Sexuality, Intimacy and the Masculine/Feminine Archetype

Are you the man or the woman in your relationship?

Posted Feb 07, 2009

A great deal of couples work focuses on intimacy and sexuality or, more to the point, the lack and loss of it. In a recent post, I mentioned the differences in the way that men and women approach emotional connection and sexuality. A bit of reflection upon that model begs an exploration of the role of masculine and feminine archetypes in this, and how those constructs complement and conflict with socially defined gender roles.

It's no secret that there is what we might call a cycle of declination when it comes to sex in relationships. We typically start out hot and heavy; we can't keep our hands off each other, grabbing a quicky, being adventurous, and trying new things, exploring each other and our limits. Fifteen years, a house, a dog, a mortgage, and a few kids in, most couples I talk with aren't even sleeping in the same room.

There are all sorts of reasons for this, questions often better left to experts on the subject, but the psychodynamics of this change tend to be expressed by couples in a fairly consistent fashion. Plainly put, women point to the emotional unavailability of their partner, while men point to the sexual unavailability of theirs. Thumbnailing the content of the previous article:

Men are, as a general rule, physical creatures. We are hunters and typically associate availability with proximity. There is no real magic or mystery in this; it is something that is hardwired into our DNA. Men are physical first -- which in this case includes the sexual -- and emotional second.

The physical availability of a man's partner for him points to emotional and sexual availability and, because this is in some ways assumed, it is something that men (quite mistakenly and often to our disadvantage) do not necessarily feel the need to communicate.

Women, on the other hand, are contemplative creatures. They are the thread that holds the fabric of society together and, by nature, tend to think about the whole cloth, not just the part that they can see or touch. For women, physicality grows out of emotionality in that it is emotional availability that activates their physical, and by association sexual, natures.

The bottom line is that women are more apt to show up physically and sexually when their partner is emotionally present, while men tend more to just show up, with their emotional presence being something of an afterthought.

If we peel away the gender roles here and look at the manifestation of the masculine and feminine archetypes in terms of personality and social presentation, something interesting happens. We get a grey area. It is no longer that men are linear and women global or women are contemplative and men physical. What arises is an awareness of the delicate balance of social roles, gender roles and archetypal tendencies.

To personalize it, my social presentation is very much what might be termed, for lack of a better idiom, androgynous. While on the one hand very much a "man's man" - rugged, athletic, physical, good with power tools - I also possess a number of qualities that would typically be ascribed to the feminine archetype. Those qualities - compassion, creativity, sensitivity, a manner that is both gentle and gentile - are what allow me to be good at what I do, as a professional, as a partner and as a human being.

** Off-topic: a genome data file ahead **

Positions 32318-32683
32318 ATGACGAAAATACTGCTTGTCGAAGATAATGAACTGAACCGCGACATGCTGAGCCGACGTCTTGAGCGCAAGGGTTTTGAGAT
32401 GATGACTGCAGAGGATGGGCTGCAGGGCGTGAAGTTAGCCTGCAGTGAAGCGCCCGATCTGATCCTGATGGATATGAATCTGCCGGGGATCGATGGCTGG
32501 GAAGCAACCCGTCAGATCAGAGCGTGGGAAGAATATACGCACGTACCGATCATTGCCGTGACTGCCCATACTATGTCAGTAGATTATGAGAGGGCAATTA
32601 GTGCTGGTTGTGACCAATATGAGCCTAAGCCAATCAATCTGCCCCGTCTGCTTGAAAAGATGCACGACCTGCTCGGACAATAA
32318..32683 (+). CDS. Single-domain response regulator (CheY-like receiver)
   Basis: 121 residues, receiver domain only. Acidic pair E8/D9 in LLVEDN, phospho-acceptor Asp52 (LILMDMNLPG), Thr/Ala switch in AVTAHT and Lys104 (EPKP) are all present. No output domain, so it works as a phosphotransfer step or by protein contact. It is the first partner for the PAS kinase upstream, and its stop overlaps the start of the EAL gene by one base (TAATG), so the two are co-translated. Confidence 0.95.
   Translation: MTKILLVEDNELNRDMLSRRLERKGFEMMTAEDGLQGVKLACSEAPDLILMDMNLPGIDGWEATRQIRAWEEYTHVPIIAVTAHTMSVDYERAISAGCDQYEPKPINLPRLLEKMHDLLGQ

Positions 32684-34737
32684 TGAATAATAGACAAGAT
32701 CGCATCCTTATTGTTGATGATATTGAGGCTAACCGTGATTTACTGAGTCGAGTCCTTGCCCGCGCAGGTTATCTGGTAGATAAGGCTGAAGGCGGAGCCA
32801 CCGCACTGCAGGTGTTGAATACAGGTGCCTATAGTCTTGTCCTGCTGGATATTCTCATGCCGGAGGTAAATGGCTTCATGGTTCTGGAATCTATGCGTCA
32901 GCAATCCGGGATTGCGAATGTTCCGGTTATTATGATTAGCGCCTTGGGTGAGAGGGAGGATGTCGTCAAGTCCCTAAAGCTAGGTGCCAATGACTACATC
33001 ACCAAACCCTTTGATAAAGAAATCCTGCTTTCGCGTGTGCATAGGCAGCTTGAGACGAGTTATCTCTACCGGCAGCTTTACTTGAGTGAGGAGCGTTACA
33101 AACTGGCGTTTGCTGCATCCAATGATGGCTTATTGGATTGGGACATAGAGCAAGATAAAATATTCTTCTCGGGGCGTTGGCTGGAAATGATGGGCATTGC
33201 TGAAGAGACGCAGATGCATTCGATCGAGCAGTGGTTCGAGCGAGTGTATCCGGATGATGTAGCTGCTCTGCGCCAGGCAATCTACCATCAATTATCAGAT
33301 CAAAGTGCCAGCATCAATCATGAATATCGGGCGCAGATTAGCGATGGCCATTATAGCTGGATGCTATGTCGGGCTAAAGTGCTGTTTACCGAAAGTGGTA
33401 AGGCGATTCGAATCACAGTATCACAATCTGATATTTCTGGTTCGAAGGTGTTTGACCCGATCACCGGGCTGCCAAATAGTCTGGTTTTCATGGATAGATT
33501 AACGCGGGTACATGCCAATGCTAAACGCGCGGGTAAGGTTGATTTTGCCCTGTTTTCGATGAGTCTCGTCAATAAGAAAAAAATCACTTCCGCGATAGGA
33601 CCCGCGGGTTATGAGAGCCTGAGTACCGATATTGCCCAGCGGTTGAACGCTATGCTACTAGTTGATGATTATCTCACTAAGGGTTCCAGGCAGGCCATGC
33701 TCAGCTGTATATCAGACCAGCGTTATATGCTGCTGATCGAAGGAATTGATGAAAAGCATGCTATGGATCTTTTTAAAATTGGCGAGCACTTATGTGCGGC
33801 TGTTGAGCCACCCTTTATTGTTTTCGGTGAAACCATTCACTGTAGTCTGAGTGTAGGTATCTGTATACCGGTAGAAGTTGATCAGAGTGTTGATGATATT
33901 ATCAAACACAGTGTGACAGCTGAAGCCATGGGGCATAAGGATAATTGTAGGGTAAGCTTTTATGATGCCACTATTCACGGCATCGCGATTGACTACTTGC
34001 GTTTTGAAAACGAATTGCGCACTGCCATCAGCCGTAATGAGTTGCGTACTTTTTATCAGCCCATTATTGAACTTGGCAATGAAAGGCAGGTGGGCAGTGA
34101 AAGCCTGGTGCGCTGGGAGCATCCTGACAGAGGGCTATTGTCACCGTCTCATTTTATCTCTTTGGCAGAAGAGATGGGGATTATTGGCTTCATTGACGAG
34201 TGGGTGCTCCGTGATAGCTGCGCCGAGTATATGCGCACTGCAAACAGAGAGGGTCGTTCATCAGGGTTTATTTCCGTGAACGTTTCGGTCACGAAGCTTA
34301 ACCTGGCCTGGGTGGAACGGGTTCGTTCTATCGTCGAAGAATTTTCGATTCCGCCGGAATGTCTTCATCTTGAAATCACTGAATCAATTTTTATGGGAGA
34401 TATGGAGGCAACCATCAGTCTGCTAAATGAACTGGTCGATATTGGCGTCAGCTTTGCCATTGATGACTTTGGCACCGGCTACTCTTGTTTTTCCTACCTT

Back to our point, for me a lack of emotional investment on the part of my partner is going to translate into a lack - or at least a diminution -- of sexual investment on my part. I'm the "girl"! Seriously, the fragile balance evidenced here between overt personality and meta-personality makes the "I'm a guy - let's have sex and I'll love you later" dynamic a bit more subtle than it may first appear.

On the other side of things, I have a very close friend who is quite the opposite. In our conversations, she expresses her frustration with her partners in that - while we are not, nor were we ever, partners - she tends to chose men like myself. She does this in a psycho-energetic attempt to balance her own personality/meta-personality structure (a different conversation/post) and then doesn't understand what they are asking for or what they need from her.

Very much a woman, the depth and breadth of her masculine archetype - and its evidence and manifestation - prompts her to be the "man" in a relationship. She is roundly emotionally unavailable, greatly lacks an understanding of intimacy and intimate expression, generally unexpressive and her sex play is very "male" - fast, genitally focused and narcissistic. Consequently, she will maintain a relationship long after the relationship itself - and her investment in that relationship - is over because the sex is good and despite her frustration with what she perceives to be her partner's "neediness".

There are two "take away" points here. The first is that there is a distinct and demonstrable difference in the way that men and women approach issues of intimacy, sexuality and emotionality that is clearly the engine for much of the conflict and tension we find in transgender interpersonal relationship. The second is that it's not so cut and dried as it seems on the surface, and that warrants attention.

Just because you encounter a man with a "big-tough-biker-dude" persona or, conversely, a woman with a soft, sophisticated "Upper-East-Side-debutante" persona don't make assumptions about their interior landscape. You might find that, in their heart of hearts, your biker dude writes poetry and your debutante throws beer nuts at Monday Night Football.

© 2009 Michael J. Formica, All Rights Reserved

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